Hidden Movement: Contemporary Voices of Black British Dance Book Launch event with preview of Silent Aria.
Wednesday 30 October 2013
The Guildhall, Leicester
On 30 October 2013 at 7.00pm in Leicester at the Guildhall, Guildhall Lane, Leicester LE1 5FQ there will be music and dance to celebrate the launch of an exciting new book entitled, Hidden Movement with guest speakers Brenda Edwards MBE and David Bryan. This book is the result of a unique two day conference, held as part of the Let’s Dance International Festival 2013. This book, developed and produced by Serendipity Arts Movement, aims to relate the untold history of Black Dance in the UK, through the stories of leading professionals and experts in the field. It features contributions from Dr Patrick Acogny, David Bryan, Hilary Carty, Brenda Edwards MBE, Keisha Grant, Jackie Guy MBE, Sue Harrison, Namron, Henri Oguike, Lee Payne, Dr Bob Rhamdhanie, Dwayn Simms, Kenneth Olumuyiwa Tharp OBE, Djoee Tomakloe and Sharon Watson, and is introduced by Pawlet Brookes. The narrative of Hidden Movement explores the changing politics, policies and terminology, through the personal journeys of those who have shaped the social history of Black British Dance.
To celebrate the launch, the evening will feature a preview of Silent Aria, an inspired new collaboration between acclaimed choreographer and contributor Henri Oguike, established composer Philip Herbert and emerging dancer Tara Lopez. Featuring an uplifting musical score and theatrical choreography, this piece embodies the artists’ own stories through invigorating dance. Philip White (Oboe) with Philip Herbert (piano) will perform in this uplifting musical score, which will be coupled with theatrical choreography, where this piece embodies the artists’ own stories through invigorating dance performed by Tara Lopez.
The first section of the musical score starts in A minor, Silent Aria’s where the influences combine hypnotic and expressive melismas in the melodic line supported by the accompaniment supplied by the piano; which draws on the influence of minimalism and chordal figuration that is to be found in some of the keyboard preludes of JS Bach. A more soulful and dramatic section ensues in Eb Major, modulating through C major and on to A major. A chord played with sforzando, announces the dramatic section in A minor where the oboe’s melodic line sings out over an accompaniment that is punctuated by chords played in staccato fashion: which moves through to a much more relaxed episode, where the tempo is rubato. The music eventually resumes strict tempo and returns to the section in Eb Major, before a recapitulation of the opening cantilena in A minor returns, with some delicate ornamentation that finally ends with a coda of repeated elegant and florid phrases.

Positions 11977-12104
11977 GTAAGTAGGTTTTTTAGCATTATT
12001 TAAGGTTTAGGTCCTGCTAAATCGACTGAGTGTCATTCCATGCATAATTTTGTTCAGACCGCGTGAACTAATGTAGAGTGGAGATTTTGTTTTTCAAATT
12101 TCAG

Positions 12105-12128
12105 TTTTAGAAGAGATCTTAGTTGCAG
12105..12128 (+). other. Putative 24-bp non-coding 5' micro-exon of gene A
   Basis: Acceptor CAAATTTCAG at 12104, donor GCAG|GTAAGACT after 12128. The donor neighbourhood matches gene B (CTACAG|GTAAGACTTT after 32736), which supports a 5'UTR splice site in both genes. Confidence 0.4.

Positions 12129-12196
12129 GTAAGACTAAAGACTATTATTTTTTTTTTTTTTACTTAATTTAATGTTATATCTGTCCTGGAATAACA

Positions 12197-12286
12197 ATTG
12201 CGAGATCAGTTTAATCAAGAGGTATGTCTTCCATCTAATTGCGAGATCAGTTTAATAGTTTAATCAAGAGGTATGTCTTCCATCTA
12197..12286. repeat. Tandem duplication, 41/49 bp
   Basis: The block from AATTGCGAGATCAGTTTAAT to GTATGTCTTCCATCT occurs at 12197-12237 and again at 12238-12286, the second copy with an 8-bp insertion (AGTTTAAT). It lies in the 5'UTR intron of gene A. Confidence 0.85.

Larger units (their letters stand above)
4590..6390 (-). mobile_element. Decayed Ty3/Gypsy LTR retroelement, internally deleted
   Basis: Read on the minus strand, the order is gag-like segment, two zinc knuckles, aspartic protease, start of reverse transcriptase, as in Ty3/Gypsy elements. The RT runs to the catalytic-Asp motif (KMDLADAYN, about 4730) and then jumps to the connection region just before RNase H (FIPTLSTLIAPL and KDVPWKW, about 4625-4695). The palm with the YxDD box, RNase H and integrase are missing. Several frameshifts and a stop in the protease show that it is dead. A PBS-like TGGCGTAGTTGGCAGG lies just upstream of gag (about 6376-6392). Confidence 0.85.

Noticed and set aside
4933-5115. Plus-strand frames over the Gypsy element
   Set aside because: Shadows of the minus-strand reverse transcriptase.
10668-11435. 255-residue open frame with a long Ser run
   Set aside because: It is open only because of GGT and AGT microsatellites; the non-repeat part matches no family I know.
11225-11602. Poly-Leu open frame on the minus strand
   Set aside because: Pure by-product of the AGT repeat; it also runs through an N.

Ballare: To Dance
Composed by Philip Herbert
With Timescale Ensemble and Lee Payne
Touring from 6 October – 13 October 2012
Ballare: To Dance captures the magic and spirit of the Cultural Olympiad. It’s about the coming together of cultures from across the world to create something unique where world music meets classical music as equals. The excitement of the London 2012 Olympic and Paralympic Games has grown and people from around the world have come together to celebrate these global athletic competitions. Ballare: To Dance is inspired by this union with music that reflects the cosmopolitan nature of the games and the diverse peoples of the UK. It allows an opportunity to taste, sample and share in cultural experiences of the richest kind, through artistic and creative projects, designed to bring people together, harmoniously.
Ballare: To Dance
is part of the London 2012 Cultural Olympiad in the East Midlands and is supported by Igniting Ambition. Igniting Ambition invests in projects and people that take the London 2012 Olympic and Paralympic Games as their inspiration to create once-in-a-lifetime cultural opportunities for audiences and communities right here on our doorstep. Igniting Ambition is a programme for the East Midlands, funded by Legacy Trust UK, the European Regional Development Fund and the East Midlands Development Agency, with the support of Arts Council England and many others